In FIG. 2, an adhesive layer 16 is coated on the interior surface of ceramic cover 7. This adhesive layer 16 is utilized for attaching the barrier layer 8 to the ceramic cover 7, when the barrier layer is a polymeric film, such as a polyimide film. Adhesive layer 16 can be a glass sealant material or a pressure sensitive epoxy or silicone adhesive, or the like. Preferably the polymeric film is bonded to the ceramic cover 7 by coating a layer of glass sealant onto the interior surface of the cover, applying the polymeric film over the glass and sealing the composite at a temperature of about 420° C. for 5 minutes in an atmosphere of nitrogen or an inert gas. Alternatively, the glass sealant material may be first glazed at a temperature of about 395° C. for 5 minutes, after which the polymeric film is applied and the composite heated to a temperature of about 420° C. for 5 minutes.
Glass is preferred as the adhesive for the polymeric film because it is resistant to the high temperatures, i.e., around 450° C., at which ceramic packages are normally sealed. Particularly preferred glass sealant materials include the low temperature, low α-emitting glass sealants commercially available as "LS-0803" and "LS-0803" glass sealants from Nippon Electric Glass Co., Ltd., Osaka, Japan, and 3M Brand "SG-62".
It is surprising that glass sealant material is useful since the thermal expansion coefficient of glass is about 7×10-6 /°C., while the thermal expansion coefficient of, for example, polyimide film is about 20×10-6 /°C. One would expect that materials with such differing thermal expansion coefficients, would not withstand heating to temperatures up to 450° C. without a breakdown in their adhesion to each other and the resultant delamination of the barrier layer from the ceramic cover. Such, however, is not the case. A composite of a ceramic cover, a glass sealant and polyimide film can be heated in an inert atmosphere to temperatures up to 450° C. for up to 5minutes without breakdown in adhesion between the glass sealant and the polyimide film.
In another embodiment of the package illustrated in FIG. 2, the adhesive layer 16 can be provided on the backside of the polymeric film comprising the barrier layer 8. For example, a pressure sensitive epoxy adhesive can be applied to one surface of a polyimide film. Alternatively a polyimide film with a silicone adhesive, commercially available as "Scotch® Brand "Kapton" Film Tape Silicone Adhesive" from 3M, can be utilized. When these adhesives are utilized, the composite cover cannot withstand temperatures much above about 300° C. without degradation of the adhesive layer and delamination of the polyimide film.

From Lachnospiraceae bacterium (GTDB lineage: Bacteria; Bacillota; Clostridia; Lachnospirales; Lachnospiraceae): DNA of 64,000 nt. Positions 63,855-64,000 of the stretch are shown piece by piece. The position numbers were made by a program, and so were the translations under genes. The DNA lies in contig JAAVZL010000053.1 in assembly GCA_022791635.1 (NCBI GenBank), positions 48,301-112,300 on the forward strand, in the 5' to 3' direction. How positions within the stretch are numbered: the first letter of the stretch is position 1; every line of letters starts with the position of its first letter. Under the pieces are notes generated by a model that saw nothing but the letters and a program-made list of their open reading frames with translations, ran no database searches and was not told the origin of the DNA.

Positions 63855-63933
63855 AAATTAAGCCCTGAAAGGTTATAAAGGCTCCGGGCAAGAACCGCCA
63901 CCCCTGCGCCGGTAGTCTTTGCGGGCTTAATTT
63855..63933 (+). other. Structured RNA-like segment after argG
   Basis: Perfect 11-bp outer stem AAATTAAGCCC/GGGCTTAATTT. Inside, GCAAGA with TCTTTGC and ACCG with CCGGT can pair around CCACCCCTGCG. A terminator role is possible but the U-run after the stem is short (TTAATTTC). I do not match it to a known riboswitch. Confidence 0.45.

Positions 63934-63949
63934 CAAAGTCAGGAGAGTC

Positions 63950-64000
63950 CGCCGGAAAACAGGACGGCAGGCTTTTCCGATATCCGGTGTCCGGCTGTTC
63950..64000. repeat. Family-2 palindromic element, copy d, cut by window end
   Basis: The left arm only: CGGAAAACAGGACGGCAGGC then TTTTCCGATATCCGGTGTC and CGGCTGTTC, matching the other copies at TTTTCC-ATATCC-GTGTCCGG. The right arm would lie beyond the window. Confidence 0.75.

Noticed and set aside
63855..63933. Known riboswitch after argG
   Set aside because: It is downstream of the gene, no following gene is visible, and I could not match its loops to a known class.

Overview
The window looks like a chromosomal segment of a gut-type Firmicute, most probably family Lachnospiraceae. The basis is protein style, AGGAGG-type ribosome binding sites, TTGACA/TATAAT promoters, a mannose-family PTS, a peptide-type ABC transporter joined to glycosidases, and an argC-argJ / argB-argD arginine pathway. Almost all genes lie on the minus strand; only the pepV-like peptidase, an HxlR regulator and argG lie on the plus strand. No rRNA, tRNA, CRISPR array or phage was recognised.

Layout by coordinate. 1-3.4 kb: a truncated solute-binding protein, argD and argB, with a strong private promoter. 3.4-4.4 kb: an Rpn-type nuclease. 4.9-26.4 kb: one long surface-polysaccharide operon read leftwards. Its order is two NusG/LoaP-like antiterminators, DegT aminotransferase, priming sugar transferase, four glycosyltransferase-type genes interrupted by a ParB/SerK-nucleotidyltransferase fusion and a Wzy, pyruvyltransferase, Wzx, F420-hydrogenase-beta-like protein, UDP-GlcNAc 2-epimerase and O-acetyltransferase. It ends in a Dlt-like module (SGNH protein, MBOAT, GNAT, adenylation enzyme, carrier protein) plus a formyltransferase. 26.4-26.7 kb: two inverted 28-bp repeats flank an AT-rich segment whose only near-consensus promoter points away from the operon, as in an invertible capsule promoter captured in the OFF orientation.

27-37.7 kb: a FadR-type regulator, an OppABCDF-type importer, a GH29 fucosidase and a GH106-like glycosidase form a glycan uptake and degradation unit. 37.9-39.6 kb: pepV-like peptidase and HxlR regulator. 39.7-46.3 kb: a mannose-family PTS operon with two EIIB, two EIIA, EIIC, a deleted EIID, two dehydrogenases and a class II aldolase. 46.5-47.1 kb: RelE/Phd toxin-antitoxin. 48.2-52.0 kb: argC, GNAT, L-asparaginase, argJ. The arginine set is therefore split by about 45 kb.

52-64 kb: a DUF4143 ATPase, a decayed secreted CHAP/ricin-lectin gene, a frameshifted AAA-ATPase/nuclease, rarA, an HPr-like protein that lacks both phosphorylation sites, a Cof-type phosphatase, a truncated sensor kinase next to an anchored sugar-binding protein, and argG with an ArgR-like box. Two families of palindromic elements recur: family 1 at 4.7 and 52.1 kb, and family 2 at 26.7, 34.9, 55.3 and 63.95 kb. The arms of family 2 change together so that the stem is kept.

FIG. 3 illustrates a multilayer cofired ceramic integrated circuit package utilizing a low alpha-particle-emitting ceramic composite cover. Composite cover 26 has a flat construction and comprises a flat ceramic cover 27 coated on its interior surface with an alpha-particle-absorbing barrier layer 28. Additional conventional features of the integrated circuit package illustrated in FIG. 3 are as follows: Multilayer cofired ceramic base 24 is manufactured according to the teachings of U.S. Pat. No. 4,224,637, incorporated herein by reference. Base 24 has a recess in its center and integrated circuit device 2 is located in this recess and attached to metallization pad 29. Base 24 is also metallized with metallization traces 20. Wires 14 are bonded between the integrated circuit device 2 and the inner tips of metallization traces 20. Leads 30 are attached to the metallization traces 20 by braze 23. Braze 23 is made from a composition of about 28% by weight copper and about 72% by weight silver. Preferably leads 30 are made of a nickel/cobalt/iron alloy commercially available as "Kovar®" brand metal alloy from Westinghouse Co., or the nickel/iron alloy ASTM No. F 30-alloy 42. The periphery of composite cover 26 is sealed to ceramic base 24 by sealant 12 to completely seal the integrated circuit device 2.
The following examples describe specific illustrative embodiments of the present invention.